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Weapons of Mass Destruction in the Middle East
Includes WMD profiles of 11 countries, regional overviews, and reference tables of ballistic missiles, cruise missiles, and combat aircraft deployed.
Updated: Apr 2006
Weapons of Mass Destruction Capabilities and Programs
Current WMD Middle East Information
Please note this section is no longer being updated. For the latest Middle East WMD information, please visit these links:
For further background on alleged Chinese assistance, see also: Bill Gertz, "China Helps Algeria Develop Nuclear Weapons," Washington Times, 4/11/91. Mark Hibbs, "Cooling Towers One Key to Claim Algeria is Building Bomb Reactor," Nucleonics Week, 4/18/91, pp. 7-8. Mark Hibbs, "Despite US Alarm Over Algeria, Europeans Won't Blacklist China," Nucleonics Week, 5/23/91, pp. 1, 10-11. Ann Maclaughlan, "Algerian Leader Asserts Good Faith in Nuclear Research," Nucleonics Week, 5/23/91, pp. 11-12. Elaine Sciolino and Eric Schmitt, "Algerian Reactor: A Chinese Export," New York Times, 11/15/91, pp. A1, A7. Vipin Gupta, "Algeria's Nuclear Ambitions," Nuclear Engineering International, 3/92, p. 6. "Chinese Nuclear Sales Flout Western Embargoes," Christian Science Monitor, 3/10/92. "Algeria Agrees to Safeguard Suspect Reactor," Arms Control Today, 5/92, p. 25. "Algeria Joins NPT, Advancing African Weapons-Free-Zone Effort," Nucleonics Week, 1/19/95, pp. 6-7. "Update: Algeria's Nuclear Reactor," Risk Report, 6/95.
A 1998 US congressional task force report alleged that during 1991-92, "approximately 27.5 pounds of 93% U-235 which had been originally supplied to Iraq by France for use in the French-built Osirak research reactor" was shipped to Algeria via Sudan for storage at the "Algerian reactor at Ain-Oussera." The report was said to be based on unidentified European and Israeli intelligence sources, and asserts that the material remains in Algeria. Yossef Bodansky, "The Iraqi WMD Challenge: Myths and Reality," (Washington, DC: US House of Representatives Task Force on Terrorism and Unconventional Warfare, 2/10/98). Jim Wolf, Reuters, 2/15/98, "Iraq Hid Deadly Weapons Abroad-Congress Report."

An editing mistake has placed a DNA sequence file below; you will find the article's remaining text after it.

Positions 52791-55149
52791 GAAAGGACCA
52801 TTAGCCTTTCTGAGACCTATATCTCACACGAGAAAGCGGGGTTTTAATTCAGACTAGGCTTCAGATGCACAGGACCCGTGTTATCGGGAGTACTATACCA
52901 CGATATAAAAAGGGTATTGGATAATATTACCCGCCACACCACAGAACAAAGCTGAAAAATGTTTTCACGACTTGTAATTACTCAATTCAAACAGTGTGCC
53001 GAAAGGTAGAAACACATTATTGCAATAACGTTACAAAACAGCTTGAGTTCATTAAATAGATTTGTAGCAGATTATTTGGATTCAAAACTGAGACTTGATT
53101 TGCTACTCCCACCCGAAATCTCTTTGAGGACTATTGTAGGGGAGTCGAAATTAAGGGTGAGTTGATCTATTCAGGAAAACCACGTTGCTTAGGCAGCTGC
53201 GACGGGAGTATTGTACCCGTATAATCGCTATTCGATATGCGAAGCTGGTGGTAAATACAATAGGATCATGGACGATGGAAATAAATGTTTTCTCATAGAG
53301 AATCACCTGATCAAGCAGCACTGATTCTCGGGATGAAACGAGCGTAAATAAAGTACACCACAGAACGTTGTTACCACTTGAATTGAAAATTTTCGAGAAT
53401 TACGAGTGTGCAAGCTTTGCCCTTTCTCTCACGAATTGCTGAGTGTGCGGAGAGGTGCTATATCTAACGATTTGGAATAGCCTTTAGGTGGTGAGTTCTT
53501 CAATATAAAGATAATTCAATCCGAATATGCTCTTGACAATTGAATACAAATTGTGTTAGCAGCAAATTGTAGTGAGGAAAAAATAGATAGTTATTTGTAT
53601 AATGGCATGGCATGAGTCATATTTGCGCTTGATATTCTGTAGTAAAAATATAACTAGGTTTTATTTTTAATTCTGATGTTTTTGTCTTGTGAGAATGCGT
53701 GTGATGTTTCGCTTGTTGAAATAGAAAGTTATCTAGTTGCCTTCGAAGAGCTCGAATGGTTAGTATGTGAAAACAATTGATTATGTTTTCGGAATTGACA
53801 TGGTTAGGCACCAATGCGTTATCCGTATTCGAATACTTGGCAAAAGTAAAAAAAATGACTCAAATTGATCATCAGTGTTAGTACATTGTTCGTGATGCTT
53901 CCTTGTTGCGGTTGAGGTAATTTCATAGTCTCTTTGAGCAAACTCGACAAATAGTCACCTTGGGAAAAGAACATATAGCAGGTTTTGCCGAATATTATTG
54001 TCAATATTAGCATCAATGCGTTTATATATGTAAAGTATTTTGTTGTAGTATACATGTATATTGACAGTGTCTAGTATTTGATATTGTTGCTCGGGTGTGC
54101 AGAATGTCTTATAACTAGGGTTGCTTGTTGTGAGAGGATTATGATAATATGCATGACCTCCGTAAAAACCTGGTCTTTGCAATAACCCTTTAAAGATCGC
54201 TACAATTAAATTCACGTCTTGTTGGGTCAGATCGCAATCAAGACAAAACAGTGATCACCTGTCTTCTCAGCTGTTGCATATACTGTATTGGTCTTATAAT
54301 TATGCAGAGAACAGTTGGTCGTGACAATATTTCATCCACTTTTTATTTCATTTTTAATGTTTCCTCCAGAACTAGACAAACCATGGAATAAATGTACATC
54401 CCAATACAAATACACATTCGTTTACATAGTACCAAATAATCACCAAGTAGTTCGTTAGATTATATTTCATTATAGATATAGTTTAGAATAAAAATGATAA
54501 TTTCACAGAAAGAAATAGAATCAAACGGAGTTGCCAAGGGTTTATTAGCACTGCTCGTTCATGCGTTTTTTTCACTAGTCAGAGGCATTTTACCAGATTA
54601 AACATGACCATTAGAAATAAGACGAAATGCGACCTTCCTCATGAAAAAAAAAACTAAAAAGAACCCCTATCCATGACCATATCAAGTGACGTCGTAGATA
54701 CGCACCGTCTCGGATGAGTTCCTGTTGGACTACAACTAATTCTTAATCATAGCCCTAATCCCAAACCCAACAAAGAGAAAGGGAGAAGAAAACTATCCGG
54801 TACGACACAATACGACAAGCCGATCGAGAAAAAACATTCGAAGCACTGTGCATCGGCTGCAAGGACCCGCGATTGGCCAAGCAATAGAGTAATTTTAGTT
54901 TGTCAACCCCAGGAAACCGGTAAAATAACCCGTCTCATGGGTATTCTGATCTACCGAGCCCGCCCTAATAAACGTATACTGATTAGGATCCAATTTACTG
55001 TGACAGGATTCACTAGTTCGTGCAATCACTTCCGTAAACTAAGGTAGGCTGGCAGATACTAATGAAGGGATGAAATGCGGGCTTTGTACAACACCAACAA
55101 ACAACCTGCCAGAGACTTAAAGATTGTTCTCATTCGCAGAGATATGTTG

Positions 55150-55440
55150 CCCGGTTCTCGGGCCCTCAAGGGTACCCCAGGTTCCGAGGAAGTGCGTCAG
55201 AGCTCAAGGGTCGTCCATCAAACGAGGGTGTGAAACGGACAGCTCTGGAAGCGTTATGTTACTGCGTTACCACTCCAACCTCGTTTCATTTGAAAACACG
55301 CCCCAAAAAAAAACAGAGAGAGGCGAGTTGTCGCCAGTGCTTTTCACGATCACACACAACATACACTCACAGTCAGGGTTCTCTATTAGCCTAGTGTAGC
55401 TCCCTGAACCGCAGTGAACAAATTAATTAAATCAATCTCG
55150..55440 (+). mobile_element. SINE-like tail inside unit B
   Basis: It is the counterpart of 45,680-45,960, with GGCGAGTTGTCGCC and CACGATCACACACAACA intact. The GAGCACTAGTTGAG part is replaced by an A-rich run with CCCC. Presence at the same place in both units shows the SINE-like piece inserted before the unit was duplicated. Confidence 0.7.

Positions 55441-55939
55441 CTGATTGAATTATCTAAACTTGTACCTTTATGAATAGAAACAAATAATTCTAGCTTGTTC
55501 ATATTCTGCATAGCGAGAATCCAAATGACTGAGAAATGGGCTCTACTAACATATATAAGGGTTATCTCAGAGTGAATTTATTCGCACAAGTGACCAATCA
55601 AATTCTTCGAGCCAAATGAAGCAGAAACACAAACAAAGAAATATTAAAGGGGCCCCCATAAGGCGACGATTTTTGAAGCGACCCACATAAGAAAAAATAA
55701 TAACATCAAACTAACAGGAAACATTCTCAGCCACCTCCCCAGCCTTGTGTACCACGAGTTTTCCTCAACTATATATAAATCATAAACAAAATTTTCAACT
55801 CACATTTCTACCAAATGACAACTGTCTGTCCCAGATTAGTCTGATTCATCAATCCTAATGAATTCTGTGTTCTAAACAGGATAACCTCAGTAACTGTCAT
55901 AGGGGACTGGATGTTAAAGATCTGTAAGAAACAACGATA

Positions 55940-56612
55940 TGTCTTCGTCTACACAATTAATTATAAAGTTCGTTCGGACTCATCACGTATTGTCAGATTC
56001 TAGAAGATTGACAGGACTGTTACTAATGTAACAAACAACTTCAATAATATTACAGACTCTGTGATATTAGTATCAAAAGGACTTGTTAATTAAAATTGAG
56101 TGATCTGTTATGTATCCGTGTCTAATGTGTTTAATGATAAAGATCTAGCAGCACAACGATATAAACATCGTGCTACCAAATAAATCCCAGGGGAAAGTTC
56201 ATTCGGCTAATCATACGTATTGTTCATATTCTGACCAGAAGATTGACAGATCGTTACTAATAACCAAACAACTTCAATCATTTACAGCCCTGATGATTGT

A White House official said on 2/16/98 that the United States has "no credible evidence" to support the allegations. European intelligence sources likewise said they had no evidence to support the charges, which were rejected by Algeria as a "fantasy." "White House Says No Sign Iraq Exported Arms," Reuters, 2/16/98. Sueddeutsche Zeitung (Munich), 3/26/98, "Authorities Claim US 'Disinformation Attempt' Over Iraq;" in FBIS Document WEU-98-085, 3/26/98. "Ambassador Denies Report Iraqi Uranium Is Stockpiled In Algeria;" Agence France Presse; in Dialog, 2/15/98, http://dialog.carl.org.
The available evidence corroborates the Algerian response. The Ain Oussera facility is under IAEA safeguards, and the fissile material referred to in the task force report was physically removed from Iraq in 11/91 by the IAEA with the assistance of UNSCOM. UN Security Council Resolution 687 Paragraph 12 required Iraq to place all nuclear-weapons-usable materials under the exclusive control of the IAEA. The 12.6kg of highly enriched research reactor fuel stored at Al Tuiwaitha was airlifted from Iraq between 11/15/91 and 11/17/91. It was transformed in Russia through isotopic dilution for resale as 20%-enriched reactor fuel. "IAEA Inspections and Iraq's Nuclear Capabilities," IAEA website, 4/92, http://www.iaea.or.at/worldatom/inforesource/ other/iraq/iraqindex.html. "Fifth report of the Executive Chairman of the Special Commission, established by the Secretary-General pursuant to paragraph 9 (b) (i) of Security Council resolution 687 (1991), on the activities of the Special Commission," UNSCOM, 5/21/93, http://www.un.org/Depts/unscom/s25977.htm. "UNSCOM Activities," SIPRI Yearbook 1994 (Oxford and New York: Oxford University Press/Stockholm International Peace Research Institute, 1994), pp. 755-56.
However, the Centre for Defence and International Security Studies (CDISS) states that Algeria also possesses SS-1 Scud-B ballistic missiles, with a 300km range and 985kg payload: "Master Table: Afghanistan-Eritrea" CDISS website, http://www.cdiss.org. Also see Andrew Feickert, "Missile Survey: Ballistic and Cruise Missiles of Foreign Countries," CRS, 3/5/04, p. 33, via Globalsecurity.org, http://www.globalsecurity.org/wmd/library/report/crs/31999.pdf.
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